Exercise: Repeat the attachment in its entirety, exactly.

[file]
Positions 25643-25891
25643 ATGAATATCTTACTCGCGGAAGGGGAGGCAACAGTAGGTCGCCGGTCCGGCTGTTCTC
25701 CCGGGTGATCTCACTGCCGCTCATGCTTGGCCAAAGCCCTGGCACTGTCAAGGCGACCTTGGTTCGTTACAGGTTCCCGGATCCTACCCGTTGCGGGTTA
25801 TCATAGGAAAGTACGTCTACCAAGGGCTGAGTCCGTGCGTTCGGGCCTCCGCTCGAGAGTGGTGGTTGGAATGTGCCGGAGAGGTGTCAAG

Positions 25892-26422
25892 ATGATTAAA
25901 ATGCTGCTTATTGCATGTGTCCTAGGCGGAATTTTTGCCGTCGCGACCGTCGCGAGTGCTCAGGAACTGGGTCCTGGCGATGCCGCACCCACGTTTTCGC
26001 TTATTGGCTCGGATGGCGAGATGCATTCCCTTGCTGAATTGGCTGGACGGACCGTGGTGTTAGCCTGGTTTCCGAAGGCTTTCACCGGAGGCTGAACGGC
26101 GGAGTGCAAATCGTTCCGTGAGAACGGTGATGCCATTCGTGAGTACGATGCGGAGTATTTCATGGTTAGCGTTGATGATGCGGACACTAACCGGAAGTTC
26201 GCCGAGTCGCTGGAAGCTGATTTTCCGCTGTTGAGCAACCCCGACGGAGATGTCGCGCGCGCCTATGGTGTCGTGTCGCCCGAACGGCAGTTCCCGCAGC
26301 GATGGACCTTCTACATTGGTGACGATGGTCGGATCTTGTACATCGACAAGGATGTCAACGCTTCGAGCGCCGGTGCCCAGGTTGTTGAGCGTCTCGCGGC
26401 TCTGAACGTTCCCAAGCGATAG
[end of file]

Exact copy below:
Positions 25643-25891
25643 ATGAATATCTTACTCGCGGAAGGGGAGGCAACAGTAGGTCGCCGGTCCGGCTGTTCTC
25701 CCGGGTGATCTCACTGCCGCTCATGCTTGGCCAAAGCCCTGGCACTGTCAAGGCGACCTTGGTTCGTTACAGGTTCCCGGATCCTACCCGTTGCGGGTTA
25801 TCATAGGAAAGTACGTCTACCAAGGGCTGAGTCCGTGCGTTCGGGCCTCCGCTCGAGAGTGGTGGTTGGAATGTGCCGGAGAGGTGTCAAG

Positions 25892-26422
25892 ATGATTAAA
25901 ATGCTGCTTATTGCATGTGTCCTAGGCGGAATTTTTGCCGTCGCGACCGTCGCGAGTGCTCAGGAACTGGGTCCTGGCGATGCCGCACCCACGTTTTCGC
26001 TTATTGGCTCGGATGGCGAGATGCATTCCCTTGCTGAATTGGCTGGACGGACCGTGGTGTTAGCCTGGTTTCCGAAGGCTTTCACCGGAGGCTGAACGGC
26101 GGAGTGCAAATCGTTCCGTGAGAACGGTGATGCCATTCGTGAGTACGATGCGGAGTATTTCATGGTTAGCGTTGATGATGCGGACACTAACCGGAAGTTC
26201 GCCGAGTCGCTGGAAGCTGATTTTCCGCTGTTGAGCAACCCCGACGGAGATGTCGCGCGCGCCTATGGTGTCGTGTCGCCCGAACGGCAGTTCCCGCAGC
26301 GATGGACCTTCTACATTGGTGACGATGGTCGGATCTTGTACATCGACAAGGATGTCAACGCTTCGAGCGCCGGTGCCCAGGTTGTTGAGCGTCTCGCGGC
26401 TCTGAACGTTCCCAAGCGATAG